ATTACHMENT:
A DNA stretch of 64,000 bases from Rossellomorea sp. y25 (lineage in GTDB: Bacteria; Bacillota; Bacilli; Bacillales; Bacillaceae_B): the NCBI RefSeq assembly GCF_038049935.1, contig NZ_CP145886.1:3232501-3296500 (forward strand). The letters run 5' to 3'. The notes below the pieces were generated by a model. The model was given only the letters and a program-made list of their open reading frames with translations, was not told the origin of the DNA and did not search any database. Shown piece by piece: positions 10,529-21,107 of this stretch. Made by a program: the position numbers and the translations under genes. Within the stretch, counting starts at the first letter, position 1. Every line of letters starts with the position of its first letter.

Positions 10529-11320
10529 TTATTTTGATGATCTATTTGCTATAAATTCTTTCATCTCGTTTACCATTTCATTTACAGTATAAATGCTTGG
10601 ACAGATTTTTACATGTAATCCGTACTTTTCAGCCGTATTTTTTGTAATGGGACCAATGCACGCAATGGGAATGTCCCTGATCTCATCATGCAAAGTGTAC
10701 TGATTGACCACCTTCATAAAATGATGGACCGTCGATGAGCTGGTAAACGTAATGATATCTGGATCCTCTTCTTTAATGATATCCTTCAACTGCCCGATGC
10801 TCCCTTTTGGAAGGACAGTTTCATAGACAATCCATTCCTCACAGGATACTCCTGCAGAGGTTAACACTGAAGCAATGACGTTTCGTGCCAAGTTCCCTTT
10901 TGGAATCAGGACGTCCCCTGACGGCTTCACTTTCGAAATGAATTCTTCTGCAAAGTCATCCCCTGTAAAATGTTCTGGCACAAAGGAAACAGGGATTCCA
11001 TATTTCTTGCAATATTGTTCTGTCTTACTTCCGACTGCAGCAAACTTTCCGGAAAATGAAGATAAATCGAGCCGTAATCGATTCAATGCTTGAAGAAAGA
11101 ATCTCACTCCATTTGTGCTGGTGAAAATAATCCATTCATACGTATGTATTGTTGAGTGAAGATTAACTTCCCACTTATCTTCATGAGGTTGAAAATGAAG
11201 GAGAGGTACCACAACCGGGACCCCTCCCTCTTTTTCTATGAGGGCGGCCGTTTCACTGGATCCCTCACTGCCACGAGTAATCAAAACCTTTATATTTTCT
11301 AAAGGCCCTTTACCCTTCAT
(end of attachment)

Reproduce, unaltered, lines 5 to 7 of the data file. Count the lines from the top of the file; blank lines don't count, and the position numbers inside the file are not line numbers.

10701 TGATTGACCACCTTCATAAAATGATGGACCGTCGATGAGCTGGTAAACGTAATGATATCTGGATCCTCTTCTTTAATGATATCCTTCAACTGCCCGATGC
10801 TCCCTTTTGGAAGGACAGTTTCATAGACAATCCATTCCTCACAGGATACTCCTGCAGAGGTTAACACTGAAGCAATGACGTTTCGTGCCAAGTTCCCTTT
10901 TGGAATCAGGACGTCCCCTGACGGCTTCACTTTCGAAATGAATTCTTCTGCAAAGTCATCCCCTGTAAAATGTTCTGGCACAAAGGAAACAGGGATTCCA